June 9, 2012 2:47:02 PM

abekl said:
I'd also throw in my aversion to that MSI motherboard (MB). Although it is feature rich, MSI's build quality and reliability history leave alot to be desired. I would recommend that you look at Gigabyte or Asus (not Asrock) for your MB.

+1
Very good idea, we usually use Gigabyte although I do like ASrock as well for value boards.
June 9, 2012 3:45:21 PM

benji720 said:
...I'd step down to an i5 (which is barely slower) and save $100...


This will be an all-purpose machine so stick with that i7. If this was a gaming only machine, then i5 would be the better option.

abekl said:
I'd also throw in my aversion to that MSI motherboard (MB). Although it is feature rich, MSI's build quality and reliability history leave alot to be desired. I would recommend that you look at Gigabyte or Asus (not Asrock) for your MB.


+1

For the hard drives, I would recommend to get SSDs for Windows, programs and games and get normal 2TB/3TB drives for your data.
Personally I would recommend to look at the Intel 520 series SSDs, yes they are a bit more expensive but you get a 5yr warranty! And if you can, get 2x SSDs and set them up in RAID0 which will almost double the performance you get from them, trust me, it is worth it :) 

For the cooler I would recommend the Corsair H100 (or H80 depends on your case if you can fit the H100). The new Ivy-bridge CPUs runs very hot when overclocked and these coolers will keep your CPU at very reasonable temps.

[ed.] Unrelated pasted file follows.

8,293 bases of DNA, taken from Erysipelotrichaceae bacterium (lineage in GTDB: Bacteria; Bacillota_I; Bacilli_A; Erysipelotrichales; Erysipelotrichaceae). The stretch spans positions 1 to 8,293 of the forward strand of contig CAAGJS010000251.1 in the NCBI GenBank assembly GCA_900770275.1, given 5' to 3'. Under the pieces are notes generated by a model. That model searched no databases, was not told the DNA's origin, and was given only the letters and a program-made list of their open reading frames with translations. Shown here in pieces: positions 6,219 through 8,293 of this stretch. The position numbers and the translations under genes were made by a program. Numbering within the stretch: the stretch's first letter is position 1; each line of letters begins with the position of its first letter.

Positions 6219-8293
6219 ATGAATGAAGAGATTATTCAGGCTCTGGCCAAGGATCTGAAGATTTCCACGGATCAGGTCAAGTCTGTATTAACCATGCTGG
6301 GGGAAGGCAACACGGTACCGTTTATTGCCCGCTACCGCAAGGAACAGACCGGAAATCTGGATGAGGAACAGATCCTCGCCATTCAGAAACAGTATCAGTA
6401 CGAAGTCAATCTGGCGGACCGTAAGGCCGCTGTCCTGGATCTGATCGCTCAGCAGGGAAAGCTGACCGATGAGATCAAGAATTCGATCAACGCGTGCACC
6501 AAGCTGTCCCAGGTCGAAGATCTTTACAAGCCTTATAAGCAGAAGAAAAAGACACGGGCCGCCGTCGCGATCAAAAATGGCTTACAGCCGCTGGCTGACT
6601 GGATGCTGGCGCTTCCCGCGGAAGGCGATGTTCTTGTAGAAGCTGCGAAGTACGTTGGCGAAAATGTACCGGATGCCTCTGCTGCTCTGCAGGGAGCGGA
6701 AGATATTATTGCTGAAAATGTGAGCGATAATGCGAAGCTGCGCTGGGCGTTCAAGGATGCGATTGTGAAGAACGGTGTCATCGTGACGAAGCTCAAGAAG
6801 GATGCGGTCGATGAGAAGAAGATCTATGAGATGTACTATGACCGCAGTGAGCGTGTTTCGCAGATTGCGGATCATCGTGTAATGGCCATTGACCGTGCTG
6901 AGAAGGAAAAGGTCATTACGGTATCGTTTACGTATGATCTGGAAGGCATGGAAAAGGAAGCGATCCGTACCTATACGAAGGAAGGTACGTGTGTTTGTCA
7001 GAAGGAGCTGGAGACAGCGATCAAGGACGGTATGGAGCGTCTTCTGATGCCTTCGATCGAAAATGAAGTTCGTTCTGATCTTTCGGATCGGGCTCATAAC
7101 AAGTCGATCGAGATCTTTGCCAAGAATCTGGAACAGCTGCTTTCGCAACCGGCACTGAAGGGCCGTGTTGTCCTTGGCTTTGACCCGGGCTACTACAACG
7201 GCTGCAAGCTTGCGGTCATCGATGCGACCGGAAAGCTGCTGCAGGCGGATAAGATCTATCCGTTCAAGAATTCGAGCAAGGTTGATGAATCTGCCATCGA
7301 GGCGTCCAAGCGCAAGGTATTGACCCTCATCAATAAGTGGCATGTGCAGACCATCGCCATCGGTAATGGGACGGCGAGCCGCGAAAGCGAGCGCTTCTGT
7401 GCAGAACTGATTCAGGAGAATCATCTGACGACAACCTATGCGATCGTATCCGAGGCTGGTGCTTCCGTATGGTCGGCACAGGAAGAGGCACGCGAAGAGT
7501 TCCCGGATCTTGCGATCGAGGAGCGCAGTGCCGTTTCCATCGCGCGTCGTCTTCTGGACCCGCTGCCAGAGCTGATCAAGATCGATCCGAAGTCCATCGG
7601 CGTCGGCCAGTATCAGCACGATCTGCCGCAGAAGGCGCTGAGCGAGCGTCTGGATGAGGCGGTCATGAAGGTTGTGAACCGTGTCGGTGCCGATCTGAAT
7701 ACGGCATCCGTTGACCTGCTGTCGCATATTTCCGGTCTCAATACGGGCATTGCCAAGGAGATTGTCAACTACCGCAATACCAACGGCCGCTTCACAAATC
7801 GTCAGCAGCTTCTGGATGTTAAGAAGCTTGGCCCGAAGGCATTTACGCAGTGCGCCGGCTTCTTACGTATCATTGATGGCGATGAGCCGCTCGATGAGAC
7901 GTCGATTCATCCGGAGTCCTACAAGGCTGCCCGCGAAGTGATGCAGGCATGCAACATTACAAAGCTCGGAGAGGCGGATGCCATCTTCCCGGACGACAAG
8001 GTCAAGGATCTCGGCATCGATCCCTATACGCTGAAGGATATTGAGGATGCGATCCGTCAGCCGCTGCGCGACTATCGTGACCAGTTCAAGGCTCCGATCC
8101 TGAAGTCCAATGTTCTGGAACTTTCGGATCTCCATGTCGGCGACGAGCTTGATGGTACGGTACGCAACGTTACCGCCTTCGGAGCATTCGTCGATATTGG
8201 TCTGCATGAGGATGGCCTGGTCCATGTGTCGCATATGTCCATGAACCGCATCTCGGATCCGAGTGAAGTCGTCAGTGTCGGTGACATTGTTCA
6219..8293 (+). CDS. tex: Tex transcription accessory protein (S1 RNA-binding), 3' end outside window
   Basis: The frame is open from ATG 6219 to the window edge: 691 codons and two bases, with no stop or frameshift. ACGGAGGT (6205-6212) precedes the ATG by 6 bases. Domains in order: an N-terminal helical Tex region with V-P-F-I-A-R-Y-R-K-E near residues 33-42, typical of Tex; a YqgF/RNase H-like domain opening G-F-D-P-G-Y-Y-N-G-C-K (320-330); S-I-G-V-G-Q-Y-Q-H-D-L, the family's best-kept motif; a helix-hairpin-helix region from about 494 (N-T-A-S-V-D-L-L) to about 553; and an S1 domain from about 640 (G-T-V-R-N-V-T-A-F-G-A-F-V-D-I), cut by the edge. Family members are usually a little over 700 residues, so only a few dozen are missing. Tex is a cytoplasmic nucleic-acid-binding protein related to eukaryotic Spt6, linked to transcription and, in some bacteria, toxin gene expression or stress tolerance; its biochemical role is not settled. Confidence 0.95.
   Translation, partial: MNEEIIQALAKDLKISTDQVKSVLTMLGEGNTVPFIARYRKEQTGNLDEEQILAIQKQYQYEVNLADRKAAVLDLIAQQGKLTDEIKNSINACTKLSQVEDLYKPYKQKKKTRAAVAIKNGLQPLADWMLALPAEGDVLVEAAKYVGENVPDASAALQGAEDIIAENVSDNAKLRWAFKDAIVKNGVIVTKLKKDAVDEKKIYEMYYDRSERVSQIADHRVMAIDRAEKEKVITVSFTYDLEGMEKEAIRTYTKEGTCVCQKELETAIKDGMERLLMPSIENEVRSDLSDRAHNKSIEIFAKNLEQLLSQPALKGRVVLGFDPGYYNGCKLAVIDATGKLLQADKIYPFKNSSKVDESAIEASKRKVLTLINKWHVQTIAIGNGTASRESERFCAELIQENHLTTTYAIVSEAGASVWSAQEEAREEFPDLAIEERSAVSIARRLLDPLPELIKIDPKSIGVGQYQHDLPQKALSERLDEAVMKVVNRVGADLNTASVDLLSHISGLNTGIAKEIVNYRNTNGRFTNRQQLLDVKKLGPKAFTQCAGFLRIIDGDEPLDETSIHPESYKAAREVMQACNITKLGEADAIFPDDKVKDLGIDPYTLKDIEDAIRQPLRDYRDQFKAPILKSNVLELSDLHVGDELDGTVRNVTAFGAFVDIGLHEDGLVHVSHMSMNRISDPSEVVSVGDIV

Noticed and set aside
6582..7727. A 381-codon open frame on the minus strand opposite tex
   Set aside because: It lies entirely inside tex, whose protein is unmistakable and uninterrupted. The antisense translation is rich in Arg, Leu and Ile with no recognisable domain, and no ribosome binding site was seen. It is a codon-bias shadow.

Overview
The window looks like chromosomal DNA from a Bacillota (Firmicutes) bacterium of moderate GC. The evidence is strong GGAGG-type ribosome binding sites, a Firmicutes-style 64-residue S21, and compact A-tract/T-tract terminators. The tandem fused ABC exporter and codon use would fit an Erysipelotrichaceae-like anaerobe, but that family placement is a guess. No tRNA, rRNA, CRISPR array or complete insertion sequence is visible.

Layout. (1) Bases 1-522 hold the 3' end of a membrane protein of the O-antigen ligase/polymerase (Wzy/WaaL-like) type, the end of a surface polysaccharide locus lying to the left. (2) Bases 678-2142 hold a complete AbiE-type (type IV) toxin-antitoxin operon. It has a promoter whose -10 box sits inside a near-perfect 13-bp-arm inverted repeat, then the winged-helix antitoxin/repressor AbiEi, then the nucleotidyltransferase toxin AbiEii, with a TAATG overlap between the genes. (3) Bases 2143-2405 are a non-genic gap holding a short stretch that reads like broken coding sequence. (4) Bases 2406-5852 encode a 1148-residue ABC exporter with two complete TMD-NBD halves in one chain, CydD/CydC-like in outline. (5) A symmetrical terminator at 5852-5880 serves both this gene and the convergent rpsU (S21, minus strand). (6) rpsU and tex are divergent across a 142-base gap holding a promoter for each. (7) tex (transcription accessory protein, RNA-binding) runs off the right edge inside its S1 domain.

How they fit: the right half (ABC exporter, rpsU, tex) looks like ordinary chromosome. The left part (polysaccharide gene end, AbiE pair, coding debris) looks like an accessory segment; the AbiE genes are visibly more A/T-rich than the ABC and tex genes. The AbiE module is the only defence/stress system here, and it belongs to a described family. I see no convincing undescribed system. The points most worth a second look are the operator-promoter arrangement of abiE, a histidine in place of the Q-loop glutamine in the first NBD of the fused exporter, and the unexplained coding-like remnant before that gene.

And last for data security, you can get two normal 2TB/3TB drives and set them up in RAID1. That will give you data security and allow you to recover your data in-case your data drive fails.

NOTE: RAID is not a backup solution, just data security and peace of mind.



June 9, 2012 3:50:56 PM

This topic has been moved from the section CPU & Components to section Systems by Mousemonkey
June 9, 2012 5:37:27 PM

zander1983 said:
This will be an all-purpose machine so stick with that i7. If this was a gaming only machine, then i5 would be the better option.



+1

For the hard drives, I would recommend to get SSDs for Windows, programs and games and get normal 2TB/3TB drives for your data.
Personally I would recommend to look at the Intel 520 series SSDs, yes they are a bit more expensive but you get a 5yr warranty! And if you can, get 2x SSDs and set them up in RAID0 which will almost double the performance you get from them, trust me, it is worth it :) 

For the cooler I would recommend the Corsair H100 (or H80 depends on your case if you can fit the H100). The new Ivy-bridge CPUs runs very hot when overclocked and these coolers will keep your CPU at very reasonable temps.

And last for data security, you can get two normal 2TB/3TB drives and set them up in RAID1. That will give you data security and allow you to recover your data in-case your data drive fails.

NOTE: RAID is not a backup solution, just data security and peace of mind.


For the sake of simplicity, because this is my first build, I think I might skip the fancy HDD/SSD configurations for now. I don't wanna overwhelm myself with setting up two SSD's with RAID0 and two HDD's with RAID1 and all that so I might just stick with a 500GB HDD for now due to currently having only a 140GB drive in my current craptop, its still a huge step up for me.

In the future though, I might add a SSD and boot windows from that as well as run my most used programs from there and keep everything else on my HDD


And thank you guys for all the advice, I really appreciate it! :D 
June 9, 2012 6:24:39 PM

First of all, why would you run SSDs in RAID 0?
!